Sorry -- I don't usually rant like this. But this needs to be said. The next time someone criticizes your software collection and brands you a nerd, give them a copy of this rant. You're holding onto these games because, quite frankly, we will never see these types of games ever again. And that makes them worth much more than they'll ever get on ebay.
2004/07/07: Jeff Leyda has released his rewrite of Beyond Castle Wolfenstein, which was disassembled from the PC port, fixed up to run on modern machines, had Sound Blaster support added, and then recompiled for your gaming pleasure. He has the full support of Silas Warner's widow on this, so please check it out and donate to her if you can.
2004/03/24: Jeff Leyda's silky-smooth slowdown mechanism throttle is now hosted here.
Also, I would like to announce a secret project that, if I can pull it off, will amaze and astound you if you know anything about old IBM PCs and video compression. But, like Steve Gibson, I'm going to be a paranoid dorkwad and withold all information on the project until it is completed, which will be sometime around Pilgrimage.
2004/01/31: Added Helpful Resources. For now, it's just outdated MPEG-1 info.
2003/12/14: I caved and added the Diary of my old PC. I wrote this five years ago and wanted to have each entry online with pictures, but I'm tired of seeing it on my drive with a date of 1998 and not on the site yet. So here it is.
2003/12/13: Added an update to Computer Movies Suck, this time with a video clip to illustrate how stupid this particular example was.
2003/12/01: Re-added the Oldskool Guide to Running Old Software on New Hardware. BIG disclaimer added that it was written in 1998 and hasn't been updated since. Also added a tiny software section in the Guides that contains (for the moment) my "Beginner's Guide to VI". It is written for the complete newbie who is forced to use VI.
Personally, I love VI. I think it should take over the world. Ironically, Bill Joy, who invented VI, doesn't use it much any more; I read in an interview that he prefers mouse-driven editors now. :-?
2003/11/24: I'm starting to put any utilities and stuff online as I find them. Today's entry: ModInfo.
2003/11/24: Finally added Tvdog's FTP Archive back to oldskool.org, and this time without a cheezy ~tvdog reference. The FTP files should be accessible as well. (If not, LET ME KNOW SO I CAN FIX IT!)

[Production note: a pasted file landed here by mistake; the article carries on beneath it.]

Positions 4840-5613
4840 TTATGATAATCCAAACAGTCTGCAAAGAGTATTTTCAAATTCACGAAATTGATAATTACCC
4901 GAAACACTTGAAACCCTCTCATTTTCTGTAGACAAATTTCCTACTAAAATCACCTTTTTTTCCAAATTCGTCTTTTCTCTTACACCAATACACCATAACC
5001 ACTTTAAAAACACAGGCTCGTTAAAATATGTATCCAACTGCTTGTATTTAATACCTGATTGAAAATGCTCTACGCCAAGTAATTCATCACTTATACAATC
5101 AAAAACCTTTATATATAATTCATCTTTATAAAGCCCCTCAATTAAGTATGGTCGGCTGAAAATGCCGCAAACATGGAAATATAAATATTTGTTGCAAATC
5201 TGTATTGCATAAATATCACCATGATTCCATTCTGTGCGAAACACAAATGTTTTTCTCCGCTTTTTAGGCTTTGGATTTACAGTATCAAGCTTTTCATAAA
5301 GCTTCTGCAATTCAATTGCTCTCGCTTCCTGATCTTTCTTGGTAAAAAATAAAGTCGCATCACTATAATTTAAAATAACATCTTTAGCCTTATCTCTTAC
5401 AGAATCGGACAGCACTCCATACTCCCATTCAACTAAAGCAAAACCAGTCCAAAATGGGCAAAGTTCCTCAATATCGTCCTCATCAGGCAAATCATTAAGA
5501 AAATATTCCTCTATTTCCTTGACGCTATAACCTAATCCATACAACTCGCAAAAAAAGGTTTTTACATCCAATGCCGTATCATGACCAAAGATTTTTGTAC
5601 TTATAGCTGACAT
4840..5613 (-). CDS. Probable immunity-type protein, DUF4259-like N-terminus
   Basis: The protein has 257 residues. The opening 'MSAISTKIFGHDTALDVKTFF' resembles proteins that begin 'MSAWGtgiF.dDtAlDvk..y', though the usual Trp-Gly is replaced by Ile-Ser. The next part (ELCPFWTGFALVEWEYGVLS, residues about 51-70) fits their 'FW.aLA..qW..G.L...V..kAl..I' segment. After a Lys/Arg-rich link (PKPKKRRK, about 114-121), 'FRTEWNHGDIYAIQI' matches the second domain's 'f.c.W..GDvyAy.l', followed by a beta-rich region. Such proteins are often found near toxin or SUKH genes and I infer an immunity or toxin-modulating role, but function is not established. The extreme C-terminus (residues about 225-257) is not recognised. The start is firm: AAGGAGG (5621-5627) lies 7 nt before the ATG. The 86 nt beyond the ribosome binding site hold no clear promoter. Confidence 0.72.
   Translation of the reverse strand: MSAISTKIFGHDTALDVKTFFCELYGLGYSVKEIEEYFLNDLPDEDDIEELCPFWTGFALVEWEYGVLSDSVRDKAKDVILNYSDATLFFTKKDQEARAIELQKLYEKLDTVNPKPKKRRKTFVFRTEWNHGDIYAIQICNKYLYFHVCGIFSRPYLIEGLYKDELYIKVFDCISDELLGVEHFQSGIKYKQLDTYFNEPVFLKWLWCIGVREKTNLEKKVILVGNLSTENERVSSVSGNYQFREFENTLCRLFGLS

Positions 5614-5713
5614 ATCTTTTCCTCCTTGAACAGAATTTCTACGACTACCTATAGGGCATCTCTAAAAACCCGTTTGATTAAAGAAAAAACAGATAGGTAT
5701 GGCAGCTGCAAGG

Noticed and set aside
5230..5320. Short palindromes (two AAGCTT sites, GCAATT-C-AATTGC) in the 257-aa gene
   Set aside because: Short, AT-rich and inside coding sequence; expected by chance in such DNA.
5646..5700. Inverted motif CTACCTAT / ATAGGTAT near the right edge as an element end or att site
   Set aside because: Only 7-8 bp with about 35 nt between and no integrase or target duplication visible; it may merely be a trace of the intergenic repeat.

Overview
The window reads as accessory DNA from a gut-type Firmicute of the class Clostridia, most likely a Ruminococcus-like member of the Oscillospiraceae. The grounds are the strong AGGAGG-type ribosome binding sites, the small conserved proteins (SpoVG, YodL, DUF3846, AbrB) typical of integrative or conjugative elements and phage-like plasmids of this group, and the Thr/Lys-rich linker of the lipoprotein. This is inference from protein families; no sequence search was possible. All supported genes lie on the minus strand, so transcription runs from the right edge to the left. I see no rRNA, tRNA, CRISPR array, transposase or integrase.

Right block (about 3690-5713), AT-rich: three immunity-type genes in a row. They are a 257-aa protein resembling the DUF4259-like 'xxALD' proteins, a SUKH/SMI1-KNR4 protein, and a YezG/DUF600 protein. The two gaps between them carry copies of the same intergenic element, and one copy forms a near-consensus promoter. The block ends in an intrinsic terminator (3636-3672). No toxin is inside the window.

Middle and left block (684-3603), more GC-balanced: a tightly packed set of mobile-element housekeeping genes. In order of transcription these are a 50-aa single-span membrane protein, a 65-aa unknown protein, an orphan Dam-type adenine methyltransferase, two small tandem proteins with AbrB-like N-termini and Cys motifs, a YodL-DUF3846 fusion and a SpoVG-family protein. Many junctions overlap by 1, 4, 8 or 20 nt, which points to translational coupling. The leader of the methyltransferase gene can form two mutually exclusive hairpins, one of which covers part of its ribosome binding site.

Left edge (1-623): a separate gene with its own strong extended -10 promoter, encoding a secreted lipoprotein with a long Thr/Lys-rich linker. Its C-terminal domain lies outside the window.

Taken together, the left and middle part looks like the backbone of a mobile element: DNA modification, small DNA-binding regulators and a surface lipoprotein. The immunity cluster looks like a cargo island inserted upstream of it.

Removed the oldskool guide to getting old software running on new hardware. It was all screwed up under the new framework. But I got to thinking: It is five years old and everything I wrote was one foot in the DOS world and another foot in the Win9x world. Nowadays the world is on Windows XP... Is it worth putting back online? Should I expend effort to clean it up? I welcome suggestions.
2003/11/21: Revised the "Computer Movies Suck" essay a bit.
Also re-added the Tandy/PCjr shrine and cleaned it up a bit. I feel terrible that tvdog's excellent Tandy FAQ is not online as a part of this new framework so I am working on getting it uploaded as soon as possible.
2003/11/17: MANY updates. Redid the shrine code to only display shrines that are finished. (Sorry, no more teasers.) I revised my personal section a bit, re-adding the Computer Movies Suck essay and added my gamers.com interview. I revised the site FAQ a bit and regurgitated an archival copy of my friend's U2 Sucks page.
And, last but not least, Five years after it was originally announced, I have put The Oldskool Carny Sideshow online for your perusal.
2003/11/09: Reworked Oldskool Tales internally. Externally it looks the same, but internally it is all built from objects and allows me to add and format entries much easier. You get tired of working with gigantic text files, you know?
2003/11/07: Slow day at work, so I've cleaned up the gamers.com interview. It's in the about me section.
2003/11/07: Started work on gathering everything I've ever written of worth into the personal/compleat section.
It's not very interesting right now, but one highlight I'm particularly proud of is my el-cheapo webcam. :-)
2003/11/05: I fleshed out this section with some old "what's new" entries of particular historical and personal interest (birth of my children, inception of MobyGames, etc.) so that it wouldn't seem so damn empty.
In looking over most of the entries, I found that I was using the whatsnew section as a sort of blog. I don't write nearly enough per day (or share enough thoughts per year) to warrant a full blog -- I think -- but looking back I can see why people do them.
2003/11/05: After nearly four years in hiatus, I've begun tinkering with oldskool.org again. I created oldskool.org in 1998 for many different reasons; one of those reasons was to release some negative energy in a positive, productive way. Sadly, this need has returned, so my loss is your gain! :-)
As of this writing, I have imported much of the old content into a Zope framework (just page templates and simple dtml-methods, nothing fancy, no CMF or Plone or anything). I have created an object-oriented framework based on templates that acquire methods from their parents, so extending oldskool.org is as easy as creating a container and adding an "index" page template with only content in it. It's simple and elegant. Life should be so easy.
Half the site is still non-functional, but hopefully I should have things updated soon. We're also going to get some new stuff: Jeff Leyda's excellent Throttle, Jumpman Project, and other files will be moving here. I plan to upload much of my geek DOS utilities that may or may not be useful to the general public. Finally, I completed two essays five years ago and will put those online as well (I was waiting to take pictures of everything but I'm just going to add the damn content first and worry about pretty pictures later).
1999/11/15: Maxwell Robert Leonard is born at 9 pounds, 3 ounces. Mommy and baby are doing fine.